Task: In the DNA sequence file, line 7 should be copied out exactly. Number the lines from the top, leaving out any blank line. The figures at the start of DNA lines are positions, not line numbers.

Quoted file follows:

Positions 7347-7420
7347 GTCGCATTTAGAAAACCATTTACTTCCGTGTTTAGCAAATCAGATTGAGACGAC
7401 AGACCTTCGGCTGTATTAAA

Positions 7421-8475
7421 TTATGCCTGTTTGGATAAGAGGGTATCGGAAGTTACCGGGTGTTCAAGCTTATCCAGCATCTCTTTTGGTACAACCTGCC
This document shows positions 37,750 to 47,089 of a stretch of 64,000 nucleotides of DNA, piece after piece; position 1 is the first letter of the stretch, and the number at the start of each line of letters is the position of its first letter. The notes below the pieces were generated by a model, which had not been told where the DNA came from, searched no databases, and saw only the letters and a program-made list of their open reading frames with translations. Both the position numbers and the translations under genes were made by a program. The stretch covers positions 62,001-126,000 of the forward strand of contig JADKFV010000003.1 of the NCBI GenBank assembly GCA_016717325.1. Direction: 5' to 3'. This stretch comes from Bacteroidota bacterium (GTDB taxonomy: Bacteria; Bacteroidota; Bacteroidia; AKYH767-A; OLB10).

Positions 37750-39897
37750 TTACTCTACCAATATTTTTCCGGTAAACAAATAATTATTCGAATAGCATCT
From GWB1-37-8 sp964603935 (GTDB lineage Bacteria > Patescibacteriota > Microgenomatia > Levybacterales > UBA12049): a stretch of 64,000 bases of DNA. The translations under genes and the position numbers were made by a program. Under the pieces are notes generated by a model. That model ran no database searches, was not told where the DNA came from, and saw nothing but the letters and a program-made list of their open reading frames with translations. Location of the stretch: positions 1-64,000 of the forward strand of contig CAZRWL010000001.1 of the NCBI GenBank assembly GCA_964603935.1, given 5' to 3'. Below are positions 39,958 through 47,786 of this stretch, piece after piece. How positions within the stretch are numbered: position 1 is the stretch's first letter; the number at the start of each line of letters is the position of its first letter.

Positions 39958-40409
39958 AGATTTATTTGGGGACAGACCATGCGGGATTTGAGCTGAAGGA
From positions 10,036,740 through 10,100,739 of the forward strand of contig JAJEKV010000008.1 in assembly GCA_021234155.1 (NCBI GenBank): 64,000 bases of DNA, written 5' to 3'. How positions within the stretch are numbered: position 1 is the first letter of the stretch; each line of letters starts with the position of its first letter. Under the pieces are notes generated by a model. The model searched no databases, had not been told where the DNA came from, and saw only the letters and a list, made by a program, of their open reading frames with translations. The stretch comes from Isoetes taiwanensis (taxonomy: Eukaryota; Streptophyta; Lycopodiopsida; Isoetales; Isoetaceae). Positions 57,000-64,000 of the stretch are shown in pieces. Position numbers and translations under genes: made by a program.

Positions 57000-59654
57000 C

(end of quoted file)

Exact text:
Positions 37750-39897